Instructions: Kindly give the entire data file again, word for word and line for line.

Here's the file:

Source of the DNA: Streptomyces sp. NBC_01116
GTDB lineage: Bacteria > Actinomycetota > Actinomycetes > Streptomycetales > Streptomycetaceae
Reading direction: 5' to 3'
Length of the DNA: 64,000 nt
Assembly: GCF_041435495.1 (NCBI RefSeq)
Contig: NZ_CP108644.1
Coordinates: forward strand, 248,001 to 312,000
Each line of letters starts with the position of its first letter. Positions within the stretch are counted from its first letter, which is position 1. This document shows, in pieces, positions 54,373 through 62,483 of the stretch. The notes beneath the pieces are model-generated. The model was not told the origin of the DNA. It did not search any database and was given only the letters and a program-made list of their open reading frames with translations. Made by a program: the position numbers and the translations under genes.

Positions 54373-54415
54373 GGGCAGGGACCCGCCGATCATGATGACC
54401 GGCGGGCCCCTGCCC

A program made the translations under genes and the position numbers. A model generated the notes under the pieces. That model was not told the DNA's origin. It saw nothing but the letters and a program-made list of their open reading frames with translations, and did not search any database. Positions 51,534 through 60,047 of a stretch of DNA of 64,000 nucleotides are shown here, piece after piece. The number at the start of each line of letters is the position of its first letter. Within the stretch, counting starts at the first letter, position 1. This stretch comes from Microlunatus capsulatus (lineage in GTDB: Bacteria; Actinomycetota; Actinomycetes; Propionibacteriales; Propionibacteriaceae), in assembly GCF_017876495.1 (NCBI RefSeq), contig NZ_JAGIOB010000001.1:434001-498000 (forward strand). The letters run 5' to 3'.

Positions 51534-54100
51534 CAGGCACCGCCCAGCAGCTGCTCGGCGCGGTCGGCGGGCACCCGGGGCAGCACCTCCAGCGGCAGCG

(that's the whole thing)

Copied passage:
Source of the DNA: Streptomyces sp. NBC_01116
GTDB lineage: Bacteria > Actinomycetota > Actinomycetes > Streptomycetales > Streptomycetaceae
Reading direction: 5' to 3'
Length of the DNA: 64,000 nt
Assembly: GCF_041435495.1 (NCBI RefSeq)
Contig: NZ_CP108644.1
Coordinates: forward strand, 248,001 to 312,000
Each line of letters starts with the position of its first letter. Positions within the stretch are counted from its first letter, which is position 1. This document shows, in pieces, positions 54,373 through 62,483 of the stretch. The notes beneath the pieces are model-generated. The model was not told the origin of the DNA. It did not search any database and was given only the letters and a program-made list of their open reading frames with translations. Made by a program: the position numbers and the translations under genes.

Positions 54373-54415
54373 GGGCAGGGACCCGCCGATCATGATGACC
54401 GGCGGGCCCCTGCCC

A program made the translations under genes and the position numbers. A model generated the notes under the pieces. That model was not told the DNA's origin. It saw nothing but the letters and a program-made list of their open reading frames with translations, and did not search any database. Positions 51,534 through 60,047 of a stretch of DNA of 64,000 nucleotides are shown here, piece after piece. The number at the start of each line of letters is the position of its first letter. Within the stretch, counting starts at the first letter, position 1. This stretch comes from Microlunatus capsulatus (lineage in GTDB: Bacteria; Actinomycetota; Actinomycetes; Propionibacteriales; Propionibacteriaceae), in assembly GCF_017876495.1 (NCBI RefSeq), contig NZ_JAGIOB010000001.1:434001-498000 (forward strand). The letters run 5' to 3'.

Positions 51534-54100
51534 CAGGCACCGCCCAGCAGCTGCTCGGCGCGGTCGGCGGGCACCCGGGGCAGCACCTCCAGCGGCAGCG